Constructivists rightly direct our attention to how primary social institutions shape state identity and in turn affect basic institutional practices. As we shall see, the socially constituted identity of the state indeed exerts a profound influence on institutional design and action. The existing constructivist account of fundamental institutions is undermined, however, by several analytical oversimplifications. First, constructivists have failed to appreciate the full complexity of the deep constitutive values that define the social identity of the state, placing too much emphasis on the organizing principle of sovereignty. And, second, they have paid insufficient attention to the discursive mechanisms that link...

  8. CHAPTER THREE Ancient Greece
    (pp. 40-62)

    The ancient Greek system of city-states occupies a special place in the study of international relations. It stands as one of the great analogues of the modern state system, a familiar world of independent states in which the eternal verities of international politics are thought to have appeared in their most rudimentary and essential form. Thucydides, the great chronicler of the Peloponnesian War, is upheld as the first theorist of international relations, his work lauded for its insights into the perpetual rhythms of international politics. Classic lines from hisHistoryare recited to undergraduates, the war between Athens and Sparta...

  9. CHAPTER FOUR Renaissance Italy
    (pp. 63-86)

    Unlike those of ancient Greece, the city-states of Renaissance Italy formed a coherent society of sovereign states for a relatively short time. Until the second half of the fourteenth century, the Italian cities were deeply enmeshed in the political and legal structures of medieval Europe. Despite the economic power they reaped from the thirteenth-century commercial revolution, their independence was circumscribed by the political and military machinations of the Holy Roman Empire and the Papacy. This was compounded by, and reflected in, their lack of legal authority. From the time of Charlemagne, German emperors claimed jurisdiction over the northern Italian cities...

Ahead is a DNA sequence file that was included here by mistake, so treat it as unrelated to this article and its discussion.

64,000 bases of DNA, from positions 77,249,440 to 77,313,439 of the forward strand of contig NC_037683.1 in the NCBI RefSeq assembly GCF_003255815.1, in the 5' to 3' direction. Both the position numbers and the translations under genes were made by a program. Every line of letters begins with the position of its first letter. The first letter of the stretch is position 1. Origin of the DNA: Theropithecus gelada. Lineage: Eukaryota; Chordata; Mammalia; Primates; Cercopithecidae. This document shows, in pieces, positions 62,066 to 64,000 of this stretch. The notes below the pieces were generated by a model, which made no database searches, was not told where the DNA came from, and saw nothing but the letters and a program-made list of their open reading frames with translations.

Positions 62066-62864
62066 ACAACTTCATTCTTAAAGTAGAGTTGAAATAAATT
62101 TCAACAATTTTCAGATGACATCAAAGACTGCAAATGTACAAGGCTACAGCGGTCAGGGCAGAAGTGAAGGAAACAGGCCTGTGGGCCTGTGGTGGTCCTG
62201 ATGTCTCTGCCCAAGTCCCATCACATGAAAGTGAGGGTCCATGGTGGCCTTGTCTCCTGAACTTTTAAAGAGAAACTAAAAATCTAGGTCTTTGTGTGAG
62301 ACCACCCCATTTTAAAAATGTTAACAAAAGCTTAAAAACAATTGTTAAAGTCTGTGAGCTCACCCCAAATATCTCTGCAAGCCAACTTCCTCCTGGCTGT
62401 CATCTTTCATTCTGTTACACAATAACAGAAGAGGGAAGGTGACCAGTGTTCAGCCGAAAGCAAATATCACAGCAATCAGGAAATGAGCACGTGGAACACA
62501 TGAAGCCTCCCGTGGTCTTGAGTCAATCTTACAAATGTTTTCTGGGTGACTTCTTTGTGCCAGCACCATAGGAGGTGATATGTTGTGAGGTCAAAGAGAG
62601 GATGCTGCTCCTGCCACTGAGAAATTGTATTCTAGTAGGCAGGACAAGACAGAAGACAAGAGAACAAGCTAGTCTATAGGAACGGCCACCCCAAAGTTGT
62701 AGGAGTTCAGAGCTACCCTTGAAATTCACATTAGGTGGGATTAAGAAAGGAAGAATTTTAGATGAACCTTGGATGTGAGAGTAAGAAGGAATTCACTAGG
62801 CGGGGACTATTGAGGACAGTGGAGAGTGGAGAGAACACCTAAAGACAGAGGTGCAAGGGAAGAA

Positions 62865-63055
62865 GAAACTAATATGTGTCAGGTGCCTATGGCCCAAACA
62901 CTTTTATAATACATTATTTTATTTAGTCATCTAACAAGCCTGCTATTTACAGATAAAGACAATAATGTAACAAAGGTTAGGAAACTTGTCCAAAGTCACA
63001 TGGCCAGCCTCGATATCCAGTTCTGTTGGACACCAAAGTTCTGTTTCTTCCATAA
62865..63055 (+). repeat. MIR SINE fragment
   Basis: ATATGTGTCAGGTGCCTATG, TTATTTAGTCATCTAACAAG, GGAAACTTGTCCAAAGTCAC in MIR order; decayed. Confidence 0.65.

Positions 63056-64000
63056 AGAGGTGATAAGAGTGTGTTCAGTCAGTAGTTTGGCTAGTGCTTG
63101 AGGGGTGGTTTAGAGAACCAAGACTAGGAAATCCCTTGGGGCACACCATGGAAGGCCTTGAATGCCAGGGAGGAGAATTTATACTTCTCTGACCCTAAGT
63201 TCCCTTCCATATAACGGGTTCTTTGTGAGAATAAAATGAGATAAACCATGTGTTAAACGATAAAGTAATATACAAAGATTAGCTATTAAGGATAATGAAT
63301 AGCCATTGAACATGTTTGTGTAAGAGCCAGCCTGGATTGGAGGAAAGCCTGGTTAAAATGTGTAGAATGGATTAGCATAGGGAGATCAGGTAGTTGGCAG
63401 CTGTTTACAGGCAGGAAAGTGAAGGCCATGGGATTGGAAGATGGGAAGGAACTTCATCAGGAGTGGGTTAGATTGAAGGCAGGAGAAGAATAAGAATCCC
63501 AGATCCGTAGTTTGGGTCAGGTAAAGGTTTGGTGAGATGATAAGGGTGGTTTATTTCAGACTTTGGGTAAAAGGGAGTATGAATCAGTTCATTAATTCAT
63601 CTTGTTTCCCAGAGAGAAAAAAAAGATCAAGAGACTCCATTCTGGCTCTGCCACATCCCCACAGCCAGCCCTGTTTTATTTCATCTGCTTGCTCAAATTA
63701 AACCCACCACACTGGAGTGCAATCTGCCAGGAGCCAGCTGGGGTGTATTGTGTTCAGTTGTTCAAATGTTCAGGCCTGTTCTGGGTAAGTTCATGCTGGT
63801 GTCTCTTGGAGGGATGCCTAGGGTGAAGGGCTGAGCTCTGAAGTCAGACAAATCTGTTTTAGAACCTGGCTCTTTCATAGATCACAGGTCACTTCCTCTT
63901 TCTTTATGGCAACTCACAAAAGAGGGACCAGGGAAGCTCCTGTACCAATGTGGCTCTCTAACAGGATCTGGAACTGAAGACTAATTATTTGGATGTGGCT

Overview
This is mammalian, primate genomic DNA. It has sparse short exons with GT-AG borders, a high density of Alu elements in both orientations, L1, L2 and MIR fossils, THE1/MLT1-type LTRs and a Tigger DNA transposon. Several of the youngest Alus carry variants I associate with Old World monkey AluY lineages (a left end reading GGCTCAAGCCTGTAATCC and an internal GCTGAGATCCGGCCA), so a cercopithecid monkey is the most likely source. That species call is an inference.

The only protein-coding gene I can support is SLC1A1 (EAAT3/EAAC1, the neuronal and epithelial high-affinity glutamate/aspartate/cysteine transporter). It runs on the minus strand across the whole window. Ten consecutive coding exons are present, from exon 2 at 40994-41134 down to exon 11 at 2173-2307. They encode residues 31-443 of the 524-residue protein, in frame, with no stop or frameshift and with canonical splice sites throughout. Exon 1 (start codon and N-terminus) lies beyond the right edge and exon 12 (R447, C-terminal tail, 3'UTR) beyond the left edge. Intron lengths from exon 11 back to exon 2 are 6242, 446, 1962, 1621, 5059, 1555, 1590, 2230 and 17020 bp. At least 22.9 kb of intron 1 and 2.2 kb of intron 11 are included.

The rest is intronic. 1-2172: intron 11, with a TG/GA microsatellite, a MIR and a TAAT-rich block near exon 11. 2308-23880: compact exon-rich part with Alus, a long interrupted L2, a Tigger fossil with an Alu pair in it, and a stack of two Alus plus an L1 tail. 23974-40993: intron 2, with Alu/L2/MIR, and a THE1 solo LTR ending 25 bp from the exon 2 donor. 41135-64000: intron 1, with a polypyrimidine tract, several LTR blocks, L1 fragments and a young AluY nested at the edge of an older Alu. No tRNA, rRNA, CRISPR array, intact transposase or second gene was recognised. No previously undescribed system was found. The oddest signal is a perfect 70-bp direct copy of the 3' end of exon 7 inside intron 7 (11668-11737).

10. CHAPTER FIVE Absolutist Europe
    (pp. 87-121)

    Scholars have long debated when the modern society of sovereign states first emerged, exhibiting all of the essential characteristics that distinguish it from previous systems of rule. For Wight, the Council of Constance (1414–18) marks the crucial turning point, whereas F. H. Hinsley emphasizes changes in the eighteenth century.¹ The most frequently cited date, however, is 1648, when the Treaties of Osnabruck and Munster—which together formed the “Peace of Westphalia”—brought an end to the traumas of the Thirty Years War. At that moment, we are told, territorial sovereignty was formally enshrined as the organizing principle of European...

  11. CHAPTER SIX Modern International Society
    (pp. 122-154)

    Contrary to the claims of Bodin and others, absolutism was neither perpetual nor immutable. In the latter half of the eighteenth century revolutionary changes in thought and practice undermined the ideological and material foundations of dynastic rule. Echoing shifts in scientific thought, political and economic theorists abandoned holistic conceptions of society, championing new ideas of political and economic individualism. The impact of these ideas was profound, with political individualism fueling the American and French Revolutions and economic individualism providing the ideological resources for the Industrial Revolution. In the ensuing fifty years European politics was riven by a protracted conflict over...

  12. CHAPTER SEVEN Conclusion
    (pp. 155-170)

    In 1337 Ambrogio Lorenzetti was commissioned to decorate the Council Chamber of the Palazzo Publico in Siena, the meeting place of the city-state’s governors. He painted two murals—the “Allegory of Good Government” and the “Allegory of Bad Government”—which celebrate Sienese civil and political values. The former is dominated by two figures. To the right sits a magisterial knight dressed in Siena’s colors who represents the authority of the city-state; to the left sits the female embodiment of justice, her hands holding the scales of justice in balance. A long rope runs from the scales to the knight’s left...

  13. Bibliography
    (pp. 171-192)
  14. Index
    (pp. 193-199)